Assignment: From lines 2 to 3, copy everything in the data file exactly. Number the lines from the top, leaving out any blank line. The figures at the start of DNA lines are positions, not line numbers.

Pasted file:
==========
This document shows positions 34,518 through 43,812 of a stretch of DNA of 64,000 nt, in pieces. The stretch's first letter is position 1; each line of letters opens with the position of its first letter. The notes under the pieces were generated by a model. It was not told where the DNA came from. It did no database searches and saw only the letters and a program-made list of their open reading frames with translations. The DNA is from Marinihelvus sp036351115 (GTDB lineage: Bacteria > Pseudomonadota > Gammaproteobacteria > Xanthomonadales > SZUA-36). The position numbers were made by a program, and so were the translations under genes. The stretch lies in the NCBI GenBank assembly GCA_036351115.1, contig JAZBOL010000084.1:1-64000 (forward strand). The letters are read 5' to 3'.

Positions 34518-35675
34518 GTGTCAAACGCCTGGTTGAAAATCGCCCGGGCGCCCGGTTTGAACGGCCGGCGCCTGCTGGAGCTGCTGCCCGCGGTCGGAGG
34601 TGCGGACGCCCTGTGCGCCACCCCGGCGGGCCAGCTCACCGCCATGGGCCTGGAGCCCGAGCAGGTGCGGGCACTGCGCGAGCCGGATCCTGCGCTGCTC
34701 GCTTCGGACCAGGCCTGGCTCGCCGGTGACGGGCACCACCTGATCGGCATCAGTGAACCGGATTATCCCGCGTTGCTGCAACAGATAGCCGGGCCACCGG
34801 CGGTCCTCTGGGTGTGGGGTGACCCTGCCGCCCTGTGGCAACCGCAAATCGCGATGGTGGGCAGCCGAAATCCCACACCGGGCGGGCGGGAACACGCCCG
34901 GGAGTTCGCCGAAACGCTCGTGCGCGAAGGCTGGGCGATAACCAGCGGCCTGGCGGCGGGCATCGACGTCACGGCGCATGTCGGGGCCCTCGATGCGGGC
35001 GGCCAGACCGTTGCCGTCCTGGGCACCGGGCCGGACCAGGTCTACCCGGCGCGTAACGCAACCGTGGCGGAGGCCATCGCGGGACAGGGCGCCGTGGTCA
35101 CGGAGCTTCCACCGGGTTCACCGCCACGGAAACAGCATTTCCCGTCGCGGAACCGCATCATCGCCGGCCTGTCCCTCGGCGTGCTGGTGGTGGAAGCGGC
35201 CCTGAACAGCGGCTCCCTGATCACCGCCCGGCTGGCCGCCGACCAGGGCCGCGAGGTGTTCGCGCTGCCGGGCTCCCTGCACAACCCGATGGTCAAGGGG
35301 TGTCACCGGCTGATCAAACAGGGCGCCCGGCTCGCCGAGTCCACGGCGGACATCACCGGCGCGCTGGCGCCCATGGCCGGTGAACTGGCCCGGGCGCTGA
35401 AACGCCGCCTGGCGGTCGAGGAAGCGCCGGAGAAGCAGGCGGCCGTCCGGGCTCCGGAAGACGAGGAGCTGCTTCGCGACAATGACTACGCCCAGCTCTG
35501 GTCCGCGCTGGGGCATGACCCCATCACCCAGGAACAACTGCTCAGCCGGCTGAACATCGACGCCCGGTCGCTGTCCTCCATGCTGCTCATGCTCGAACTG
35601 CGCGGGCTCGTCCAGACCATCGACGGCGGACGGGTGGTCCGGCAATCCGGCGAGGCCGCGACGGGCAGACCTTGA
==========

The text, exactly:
Positions 34518-35675
34518 GTGTCAAACGCCTGGTTGAAAATCGCCCGGGCGCCCGGTTTGAACGGCCGGCGCCTGCTGGAGCTGCTGCCCGCGGTCGGAGG